Winners Announced for the First Annual Boney Awards: Celebrating Excellence in Boneheaded Communications

Not long after the launch of, I approached Fay Shapiro, CommPro’s “business builder,” and Brian Pittman, the venture’s “content king,” about creating an awards program – “The Boney Awards” – to honor (or dishonor, if you will) excellence in boneheaded communications. I thought we could rent out the Waldorf Astoria for a black tie media extravaganza. I volunteered to serve co-host – I was thinking of Nicole Petallides, a reporter with Fox Business, as a candidate to share the hosting responsibilities with me. I offered to give the total sponsorship package. If you listen closely that sound you’re hearing is digitized laughter from Fay and Brian. Needless to say, they passed on the idea. Undaunted, I decided to press ahead for there seems to be no shortage of worthy candidates this year.

Without further ado, the awards…

  • In the “A Rose By Any Other Name” category: The winner is General Motors for its internal memo instructing employees to refer to the iconic brand as “Chevrolet” as opposed to the more familiar “Chevy.” GM later backed off. The lesson: Don’t fix something that isn’t broken.
  • In the “How Was I Supposed to Know” category: The award goes to Director of National Intelligence James Clapper for his inability to answer a question from ABC News anchor Diane Sawyer about the arrests of 12 suspected terrorists in London. His staff receives special mention for not briefing the director on the events which happened some hours before his interview. The lesson: Assume nothing as you prepare for an interview and prepare right up until the last minute.
  • In the “I, Robot” category: Tiger Woods can add the Boney to his trophy collection for doing his best impression of a robot during his apology press conference. He was roundly criticized for being overly-rehearsed, mechanical and insincere. The lesson: If you’re going to apologize, be sincere.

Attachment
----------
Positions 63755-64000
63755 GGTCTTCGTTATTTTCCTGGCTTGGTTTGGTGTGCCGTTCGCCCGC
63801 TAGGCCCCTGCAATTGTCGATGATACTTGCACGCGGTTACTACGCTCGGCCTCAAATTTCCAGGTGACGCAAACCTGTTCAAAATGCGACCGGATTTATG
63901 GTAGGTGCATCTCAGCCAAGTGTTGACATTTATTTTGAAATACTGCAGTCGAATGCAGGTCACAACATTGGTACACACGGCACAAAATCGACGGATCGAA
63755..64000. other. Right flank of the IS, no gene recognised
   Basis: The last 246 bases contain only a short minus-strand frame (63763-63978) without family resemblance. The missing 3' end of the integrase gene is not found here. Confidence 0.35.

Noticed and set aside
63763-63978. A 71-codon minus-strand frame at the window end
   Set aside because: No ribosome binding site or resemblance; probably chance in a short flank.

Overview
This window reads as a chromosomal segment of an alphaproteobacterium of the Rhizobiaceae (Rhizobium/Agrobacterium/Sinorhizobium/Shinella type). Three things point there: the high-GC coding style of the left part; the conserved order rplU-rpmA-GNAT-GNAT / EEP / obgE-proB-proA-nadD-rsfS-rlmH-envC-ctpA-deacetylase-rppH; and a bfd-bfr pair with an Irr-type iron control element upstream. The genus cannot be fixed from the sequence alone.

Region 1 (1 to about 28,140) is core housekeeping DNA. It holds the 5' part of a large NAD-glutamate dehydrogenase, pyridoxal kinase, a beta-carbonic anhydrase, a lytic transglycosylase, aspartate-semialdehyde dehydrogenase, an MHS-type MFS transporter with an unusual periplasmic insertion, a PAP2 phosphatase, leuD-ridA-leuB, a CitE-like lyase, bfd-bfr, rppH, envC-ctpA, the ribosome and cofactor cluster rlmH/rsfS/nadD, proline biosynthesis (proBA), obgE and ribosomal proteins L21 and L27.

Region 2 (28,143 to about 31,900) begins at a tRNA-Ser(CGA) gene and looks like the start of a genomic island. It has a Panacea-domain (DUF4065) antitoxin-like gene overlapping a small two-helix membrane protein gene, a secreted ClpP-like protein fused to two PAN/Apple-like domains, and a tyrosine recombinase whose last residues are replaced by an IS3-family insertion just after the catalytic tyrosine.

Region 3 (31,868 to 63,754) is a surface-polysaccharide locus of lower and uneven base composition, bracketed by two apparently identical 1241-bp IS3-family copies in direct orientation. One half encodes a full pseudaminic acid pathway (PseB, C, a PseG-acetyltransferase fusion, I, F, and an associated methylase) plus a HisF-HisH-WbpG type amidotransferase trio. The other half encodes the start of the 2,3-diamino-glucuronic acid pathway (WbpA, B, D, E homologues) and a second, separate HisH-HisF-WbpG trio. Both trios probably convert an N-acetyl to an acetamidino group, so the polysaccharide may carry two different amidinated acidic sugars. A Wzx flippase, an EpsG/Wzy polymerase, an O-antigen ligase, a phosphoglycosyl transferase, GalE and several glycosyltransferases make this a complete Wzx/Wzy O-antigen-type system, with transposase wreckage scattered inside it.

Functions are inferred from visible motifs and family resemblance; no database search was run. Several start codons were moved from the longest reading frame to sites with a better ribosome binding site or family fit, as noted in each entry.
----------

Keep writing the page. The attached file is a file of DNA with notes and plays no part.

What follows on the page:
• In the “Life is Good” category: No question here… Mr. Tony Haywood of BP fame gets the award for uttering the now infamous phrase, “I’d like my life back,” in the midst of the massive oil spill. Mr. Haywood was criticized for sounding like an out of touch rich guy who’s annoyed at the inconvenience of the largest oil disaster in US history. The lesson: Keep your mouth shut or stick to the script.
  • In the “Let’s Stick Our Heads in the Sand” category: The management of Toyota for being slow to recognize the problems with their cars and their discombobulated communications response. The lesson: Have a crisis communications plan in place. Move quickly and take control of your story.
  • In the “Shouldn’t We Know Before We Pass This Thing” category: Outgoing Speaker of the House Nancy Pelosi takes home the Boney. Speaking enthusiastically about Obamacare to the 2010 Legislative Conference for the National Association of Counties, Pelosi said, “It’s going to be very, very exciting,” adding that Congress “[has] to pass the bill so you can find out what’s in it, away from the fog of controversy.” The lesson: Transparency is key to building trust.
  • In the “There Must Be a Better Place” category: The owners of Sea World. In the wake of the tragic death of trainer Dawn Brancheau as a result of an accident involving a whale, the decision was made to hold a press conference – the backdrop: a glass wall which offered a view of the whales swimming in their tank. Moments of the conference became heated as reporters pressed Sea World CEO Jim Atchinson with a barrage of questions regarding Sea World’s policies and procedures; questions which mostly went unanswered. The lessons: Prepare for the tough questions and remember the optics.
  • In the “Best Use of $20 Words” category: Goldman Sachs spokesman Lucas Van Praag takes home the Boney. Mr. Van Praag was pilloried (Ed. Note: I can do it, too) by many members of the media. Wrote The New York Post: Goldman’s silver-tongued spokesman, Lucas Van Praag has responded to criticism in a ham-fisted way, further ostracizing the firm. Indeed, over the course of the crisis British-born Van Praag, who has an uncanny facility with the Queen’s English, has become the embodiment of the view of Goldman as an elitist institution. The lesson: Public relations should not be in forefront of a story.

There you have it, the Boney Awards for 2010. I know I probably missed some of your personal favorites; however, you are invited to add to this list. Who knows, next year we may get to the Waldorf.



  1. Kelly M on December 28, 2010 at 4:36 pm

    Is one of the winners the person who wrote your headline? According to AP Style, there cannot be a “First Annual.” Annual is used when an event has occurred more than once, hense the generally-accepted replacement “first ever.” Now that’s a Bone Head Move :-)

    • irthereforeiam on December 28, 2010 at 6:36 pm

      Kelly M,

      Thank you for reading and pointing out the error. I stand corrected. Speaking of which, your spelling of “hence” is rather interesting.